While Bush himself seemed to be in high spirits and good humor, the hour-long speech -- most of which was devoted to domestic issues -- consisted mainly of shop-worn nostrums, especially his democratic messianism which even some of his staunchest supporters described as hollow-sounding in light of the reverses, particularly in the Middle East, of the past two years.
Saddled with the lowest sustained public-approval ratings -- currently hovering around 29 percent -- of any president in more than fifty years, as well as a Congress controlled by Democrats, Bush definitely falls into the category of a "lame duck," made even more lame by the fact that he has no chosen successor and that, despite their lusty cheering during his address, many Republican lawmakers consider him a political albatross for their own re-election chances.
At the same time, however, he retains enough Republican support to turn back -- as he did repeatedly last year -- Democratic efforts to enact legislation that would force him to reverse or substantially modify existing foreign policy, particularly with respect to Iraq.
Thus, the outlook for 2008 is for continued deadlock between a Democratic Congress that favors a relatively rapid withdrawal of U.S. combat forces from Iraq and greater diplomatic efforts to engage its neighbors, including Iran and Syria, and a president who believes as strongly as ever that last year's controversial "surge" of 30,000 additional troops there has enabled him to snatch victory from the jaws of defeat and that even talking to Washington's regional foes is morally repugnant.
Indeed, his refusal to consider major modifications in his Iraq and Iran policy, in particular, over the next year was made abundantly clear Monday even before his speech.
After signing a defense authorization bill earlier in the day, Bush issued a statement asserting that he was free to disregard several of its provisions, including one that would bar funding for military installations that would provide "permanent stationing" of U.S. forces in Iraq.
In his address, Bush re-affirmed his commitment to reduce U.S. troops levels in Iraq to pre-surge levels of about 130,000 by August, but he also declared that any further reductions will depend "on conditions in Iraq and the recommendations of our commanders."
"General (David) Petraeus has warned that too fast a drawdown could result in the disintegration of the Iraqi security forces, al Qaeda-Iraq regaining lost ground (and) a marked increase in violence," he added, warning Congress once again against setting any timetable for withdrawal that could jeopardise the progress Petraeus' counter-insurgency strategy has achieved in pacifying key parts of the country.
As has become increasingly clear in recent weeks, Petraeus and his field commanders oppose proposals by Defense Secretary Robert Gates and the Joint Chiefs to continue drawing down U.S. forces to as few as 100,000 by the time Bush's successor takes office.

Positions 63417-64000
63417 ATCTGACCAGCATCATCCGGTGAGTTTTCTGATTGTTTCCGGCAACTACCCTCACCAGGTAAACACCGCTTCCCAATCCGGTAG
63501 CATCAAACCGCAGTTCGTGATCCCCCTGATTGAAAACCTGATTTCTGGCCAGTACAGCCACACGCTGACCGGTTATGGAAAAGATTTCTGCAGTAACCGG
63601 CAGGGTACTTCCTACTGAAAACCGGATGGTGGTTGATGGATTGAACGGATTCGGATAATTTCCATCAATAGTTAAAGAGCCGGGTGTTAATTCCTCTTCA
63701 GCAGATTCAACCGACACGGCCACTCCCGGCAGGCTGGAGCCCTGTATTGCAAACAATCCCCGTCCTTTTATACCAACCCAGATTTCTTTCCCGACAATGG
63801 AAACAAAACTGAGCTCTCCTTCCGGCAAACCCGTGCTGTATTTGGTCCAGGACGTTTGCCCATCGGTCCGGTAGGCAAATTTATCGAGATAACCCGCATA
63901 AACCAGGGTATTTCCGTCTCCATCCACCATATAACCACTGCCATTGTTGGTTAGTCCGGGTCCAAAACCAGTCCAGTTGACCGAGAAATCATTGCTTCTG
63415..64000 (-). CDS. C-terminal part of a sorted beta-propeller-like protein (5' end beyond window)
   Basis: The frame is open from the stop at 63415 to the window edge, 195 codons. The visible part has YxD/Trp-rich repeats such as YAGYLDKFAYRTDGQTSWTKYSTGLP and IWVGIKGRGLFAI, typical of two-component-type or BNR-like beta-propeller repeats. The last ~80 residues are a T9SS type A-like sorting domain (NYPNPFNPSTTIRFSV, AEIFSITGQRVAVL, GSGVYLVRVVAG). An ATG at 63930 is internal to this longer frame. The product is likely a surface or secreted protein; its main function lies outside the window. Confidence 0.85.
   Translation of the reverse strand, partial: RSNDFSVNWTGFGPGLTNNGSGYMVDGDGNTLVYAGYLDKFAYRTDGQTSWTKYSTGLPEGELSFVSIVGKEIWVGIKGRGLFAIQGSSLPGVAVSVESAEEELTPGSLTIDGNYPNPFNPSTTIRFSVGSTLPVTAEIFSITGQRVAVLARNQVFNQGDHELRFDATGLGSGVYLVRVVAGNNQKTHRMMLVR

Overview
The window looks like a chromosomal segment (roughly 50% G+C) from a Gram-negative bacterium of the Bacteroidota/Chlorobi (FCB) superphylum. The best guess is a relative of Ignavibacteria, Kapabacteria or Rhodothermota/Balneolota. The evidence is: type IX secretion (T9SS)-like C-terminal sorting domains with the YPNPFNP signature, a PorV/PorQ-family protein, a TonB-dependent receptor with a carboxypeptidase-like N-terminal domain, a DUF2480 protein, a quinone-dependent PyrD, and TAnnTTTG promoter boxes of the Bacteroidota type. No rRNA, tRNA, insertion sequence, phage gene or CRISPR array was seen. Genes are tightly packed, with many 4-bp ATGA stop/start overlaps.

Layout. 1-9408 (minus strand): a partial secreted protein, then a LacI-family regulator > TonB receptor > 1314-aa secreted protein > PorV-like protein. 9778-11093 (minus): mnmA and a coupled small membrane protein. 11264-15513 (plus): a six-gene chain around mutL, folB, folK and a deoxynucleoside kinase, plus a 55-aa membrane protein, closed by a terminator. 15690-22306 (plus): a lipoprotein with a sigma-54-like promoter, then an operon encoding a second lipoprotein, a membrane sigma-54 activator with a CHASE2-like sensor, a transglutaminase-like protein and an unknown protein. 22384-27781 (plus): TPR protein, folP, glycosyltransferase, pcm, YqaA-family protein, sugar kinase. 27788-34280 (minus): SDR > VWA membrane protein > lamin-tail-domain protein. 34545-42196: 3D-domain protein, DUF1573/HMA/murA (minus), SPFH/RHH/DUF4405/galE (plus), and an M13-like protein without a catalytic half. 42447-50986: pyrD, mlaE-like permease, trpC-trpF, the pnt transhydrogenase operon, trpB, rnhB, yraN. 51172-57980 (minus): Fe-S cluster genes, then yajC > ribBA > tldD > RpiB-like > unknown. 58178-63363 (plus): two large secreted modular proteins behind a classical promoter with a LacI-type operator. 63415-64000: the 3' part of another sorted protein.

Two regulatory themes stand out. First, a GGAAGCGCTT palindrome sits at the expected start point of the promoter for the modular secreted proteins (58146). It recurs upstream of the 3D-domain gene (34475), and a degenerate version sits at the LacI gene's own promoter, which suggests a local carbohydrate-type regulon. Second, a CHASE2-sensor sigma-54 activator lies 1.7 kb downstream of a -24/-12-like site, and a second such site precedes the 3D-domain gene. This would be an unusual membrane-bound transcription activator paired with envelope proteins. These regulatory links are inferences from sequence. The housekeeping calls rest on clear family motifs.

And while, with respect to Iran, Bush eschewed the "axis of evil" moniker for which his 2002 State of the Union address will be long remembered, his words still sounded like an ultimatum seemingly calculated to evoke a negative response.
"Our message to the leaders of Iran is also clear," he declared. "Verifiably suspend your nuclear enrichment, so negotiations can begin. And to rejoin the community of nations, come clean about your nuclear intentions and past actions, stop your oppression at home, cease your support for terror abroad. But above all, know this: America will confront those who threaten our troops. We will stand by our allies, and we will defend our vital interests in the Persian Gulf."
In spite of the harshness of that tone, however, hawkish commentators complained that, like Bush's pro-democracy rhetoric, his demands sounded toothless and that he did not even mention the second surviving member of the "axis," North Korea, with which his administration began direct negotiations last year.
"[His] words on Iran last night rang hollow because his diplomacy has neither stopped Tehran's nuclear program nor cowed its larger regional ambitions," the neo-conservative Wall Street Journal editorial board wrote Tuesday. "Without far tougher sanctions and more, Mr. Bush runs the risk of being the President who allowed the mullahs to realise their nuclear program."
Similarly, his re-affirmation that his administration and he personally "will do ...everything we can to help ...achieve a peace agreement that defines a Palestinian state by the end of this year" -- the one major new diplomatic initiative undertaken by Bush in the last few months -- was received skeptically here, as it was when the president toured the Middle East earlier this month.
"I was pleased to see Bush emphasize the importance of a deal in his speech," said Steve Clemons, head of the American Strategy program of the New America Foundation, "but he didn't outline how were going to get to success, and the absence of some key players in the (Israeli-Palestinian) negotiations process practically assures future convulsions..."
"What is one to make of Bush's apparent confidence in the imminent advent of peace between Israel and a 'democratic Palestine'?" asked Clifford May, president of the neo-conservative Foundation for the Defense of Democracies. "Surely the chances for that are about equal to those for real Social Security reform (and) passage of a comprehensive immigration bill," -- two of Bush's major second-term priorities on which he has apparently given up.
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Albion Monitor January
30, 2008 (http://www.albionmonitor.com)
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